Banks mostly fear consumer/investor lawsuits

For too long the SEC has said it does not have the money or staff to go forward with trials involving complicated financial dealings, especially since the financial institutions being sued have big pockets that can hire a phalanx of lawyers.

This is the problem with the government and Congress.  Congress could either allocate more money to these cases or allow Federal prosecutors to ‘hire’ big law firms on a contingency basis.  Or the SEC could detail their investigations to meet Judge Rakoff’s standards (at least).

The SEC isn’t going to take the chance.  A ruling that finds Citigroup engaged in fraud would be a savior for investors who lost money on a deal full of secret agreements and want to sue Citibank themselves.

Obviously, a negative SEC finding could cause a run on Citibank’s money or incur so many liabilities that the company falls into bankruptcy. The financial institutions have effectively neutered regulation that is supposed to prevent malpractice and fraud in the financial sector.

Or maybe it’s another example of Citigroup being ‘to big to fail’.  If so, it is too big to be in business.

 

 

 

 

 

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Think Budget Will Get Resolved: Think Again

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Europe Stunned as Greece Calls For Referendum

UPDATE:  Amid charges from the political opposition of being a liar and blackmailer, PM Popandreou called off the Greek referendum on the EU bail out of Greece.  The Free Democracy Party leader Antonis Samaras backed the plan.  Although he denied an interest, observers say Popandreou may try to establish a unity governmment if he passes a ‘no confidence’ vote in Parliament Friday.

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Financial markets and those who run them are on fire today regarding Greek PM Popandreou’s decision to hold a referendum on whether Greece should accept Europe’s bail-out proposal, including dramatic austerity measures.

The call for a referendum, particularly if presented as a question of euro or no euro, is a risky bet. Should the referendum fail, Greece would come unmoored from the euro zone and likely default on its €350 billion ($480 billion) of debt—sending a giant shock wave that could test the resilience of other weakened euro-zone countries. But should it succeed, the Greek government would have a strong mandate to push through austerity measures and proceed with the European Union’s plan.  – Wall Street Journal

Greek citizens have been demonstrating and rioting against the EU austerity plan of spending cuts and tax increases.  The crisis could reach a new level if the PM loses a vote of confidence Friday and has to dissolve his government.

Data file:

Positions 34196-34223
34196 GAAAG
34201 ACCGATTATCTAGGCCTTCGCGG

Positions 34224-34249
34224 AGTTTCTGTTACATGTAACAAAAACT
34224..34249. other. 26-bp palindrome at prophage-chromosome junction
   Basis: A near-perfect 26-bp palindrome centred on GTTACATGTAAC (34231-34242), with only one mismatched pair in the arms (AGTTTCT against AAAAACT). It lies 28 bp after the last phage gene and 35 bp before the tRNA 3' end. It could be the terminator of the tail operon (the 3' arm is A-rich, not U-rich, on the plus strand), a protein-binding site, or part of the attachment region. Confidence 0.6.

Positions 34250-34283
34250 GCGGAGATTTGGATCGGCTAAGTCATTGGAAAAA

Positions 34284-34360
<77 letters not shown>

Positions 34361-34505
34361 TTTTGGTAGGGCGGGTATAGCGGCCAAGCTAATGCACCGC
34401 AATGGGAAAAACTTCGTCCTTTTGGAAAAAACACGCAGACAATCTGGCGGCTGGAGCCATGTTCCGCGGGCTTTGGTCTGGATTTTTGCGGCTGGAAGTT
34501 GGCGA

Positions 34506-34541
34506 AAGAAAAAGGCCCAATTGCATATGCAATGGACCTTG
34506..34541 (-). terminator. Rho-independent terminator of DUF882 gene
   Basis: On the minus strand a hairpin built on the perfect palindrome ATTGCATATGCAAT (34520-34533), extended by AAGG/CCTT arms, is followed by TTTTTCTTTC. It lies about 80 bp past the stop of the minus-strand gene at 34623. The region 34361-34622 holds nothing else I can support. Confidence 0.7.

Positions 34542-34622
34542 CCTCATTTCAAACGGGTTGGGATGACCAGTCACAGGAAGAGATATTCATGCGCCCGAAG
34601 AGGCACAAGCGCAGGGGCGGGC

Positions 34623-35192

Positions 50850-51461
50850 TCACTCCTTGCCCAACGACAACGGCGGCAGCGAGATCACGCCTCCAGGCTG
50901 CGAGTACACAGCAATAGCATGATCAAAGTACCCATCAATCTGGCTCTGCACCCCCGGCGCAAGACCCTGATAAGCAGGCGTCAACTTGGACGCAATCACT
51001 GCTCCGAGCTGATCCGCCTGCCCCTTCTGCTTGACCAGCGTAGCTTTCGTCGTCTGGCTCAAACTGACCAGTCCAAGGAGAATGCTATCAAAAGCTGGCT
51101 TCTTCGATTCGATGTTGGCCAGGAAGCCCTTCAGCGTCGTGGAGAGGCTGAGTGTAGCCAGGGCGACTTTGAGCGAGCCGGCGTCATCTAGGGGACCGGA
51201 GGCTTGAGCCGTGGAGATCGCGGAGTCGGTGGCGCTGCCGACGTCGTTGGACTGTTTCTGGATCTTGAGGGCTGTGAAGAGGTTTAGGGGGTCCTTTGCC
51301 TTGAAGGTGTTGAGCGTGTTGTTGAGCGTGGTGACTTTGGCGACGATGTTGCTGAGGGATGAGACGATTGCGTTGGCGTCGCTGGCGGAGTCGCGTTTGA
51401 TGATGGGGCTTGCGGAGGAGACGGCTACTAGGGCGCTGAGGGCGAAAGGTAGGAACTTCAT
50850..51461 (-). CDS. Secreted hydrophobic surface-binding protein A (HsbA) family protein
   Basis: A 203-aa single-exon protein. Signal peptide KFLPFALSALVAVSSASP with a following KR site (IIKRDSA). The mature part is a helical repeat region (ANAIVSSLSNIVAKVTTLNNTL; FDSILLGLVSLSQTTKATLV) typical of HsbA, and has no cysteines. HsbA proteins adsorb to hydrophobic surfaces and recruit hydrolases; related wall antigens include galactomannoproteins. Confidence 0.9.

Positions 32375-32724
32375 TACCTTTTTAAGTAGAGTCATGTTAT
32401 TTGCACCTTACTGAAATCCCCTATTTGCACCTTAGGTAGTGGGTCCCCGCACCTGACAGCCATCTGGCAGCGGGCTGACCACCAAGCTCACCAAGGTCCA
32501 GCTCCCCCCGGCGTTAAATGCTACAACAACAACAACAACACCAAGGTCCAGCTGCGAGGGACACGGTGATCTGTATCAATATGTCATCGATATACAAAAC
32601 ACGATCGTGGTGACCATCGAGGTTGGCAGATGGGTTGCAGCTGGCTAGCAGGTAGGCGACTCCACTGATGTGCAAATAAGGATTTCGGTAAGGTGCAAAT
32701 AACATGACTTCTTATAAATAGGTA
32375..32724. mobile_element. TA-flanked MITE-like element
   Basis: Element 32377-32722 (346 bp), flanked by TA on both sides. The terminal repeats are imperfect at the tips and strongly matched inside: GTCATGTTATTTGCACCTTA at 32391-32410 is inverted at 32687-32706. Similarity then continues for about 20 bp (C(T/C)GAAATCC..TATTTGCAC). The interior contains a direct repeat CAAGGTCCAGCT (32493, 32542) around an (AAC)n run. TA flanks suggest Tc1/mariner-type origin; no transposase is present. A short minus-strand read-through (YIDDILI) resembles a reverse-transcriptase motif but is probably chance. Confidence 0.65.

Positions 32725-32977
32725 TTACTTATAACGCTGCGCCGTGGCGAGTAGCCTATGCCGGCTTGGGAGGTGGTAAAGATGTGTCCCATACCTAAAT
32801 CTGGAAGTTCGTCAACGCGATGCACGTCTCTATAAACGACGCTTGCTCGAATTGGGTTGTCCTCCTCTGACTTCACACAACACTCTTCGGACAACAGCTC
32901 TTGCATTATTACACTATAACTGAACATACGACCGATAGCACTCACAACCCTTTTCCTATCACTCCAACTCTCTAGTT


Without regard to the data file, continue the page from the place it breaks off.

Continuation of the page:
Analysts say the referendum idea was a Hail Mary pass by the increasingly isolated premier, aimed at gaining a popular mandate for his overhauls of the Greek state and economy and putting opponents on the spot.

Meanwhile, Germany, providing the lion’s share of bail-out funds,  refuses to put any more money into the pot for Greece and wants to see the political crisis is under control before the next quarterly payment to Greece from the European Financial Stabilization Facility.

Money is being supplied by the EU and the IMF under a €110 billion program agreed to last year. That aid is distributed in quarterly tranches, and the next tranche was expected to be paid imminently. But that was before the referendum call, and it is now clear that aid is contingent on resolving the political crisis.

Failure to make the next aid payment, valued at some €8 billion, would likely mean the country running out of money in December, officials said, potentially causing an unplanned default on bonds that come due that month.

A spokesman for the German Finance Ministry said Greece doesn’t need urgent bailout payments now and won’t require the next chunk of aid until mid-December.

Well, at least this is a better way for Europe to solve its problems than WW1 or WW2.

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ATMS Were Installed To Save $ on Tellers!

Guess why ATMs were invented in the first place?  No, they were not developed so consumers could get to their money more easily, although that was a side benefit.  ATMs were heralded as a brilliant cost-saving feature of late 20th century banking.   ATMs’ magic was to do the jobs of tens of thousands of tellers, who were laid-off when ATMs took over and saving banks hundreds of millions of dollars in labor costs.

That is why Bank of America’s attempts to charge customers for using ATMs is so infuriating.  First, customers were pushed to use ATMs as much as possible to replace trips to the bank teller.  Then, after ATMs saved billions of dollars for the banks, banks turn around and want to impose a charge on consumers for relying on the ATMs that the banks, not too long ago, begged their customers to use.

The same productivity vs. job Catch-22 happens everyday as service industries bring automatic technologies into their fields.  Those self-check outs at Home Depot and other stores eliminate cashiers.  Movie theaters encourage customers to purchase tickets on-line or at DIY kiosks in their lobbies.   Those truly obnoxious pay machines at garages allows them to handle the same number of cars with fewer workers. (BTW, do they care about long-lines and broken machines that often greet customers?)

It goes on and on.  That’s one of the structural pillars of job loss in American and discrepancies between job openings and workers’ skills to fill them.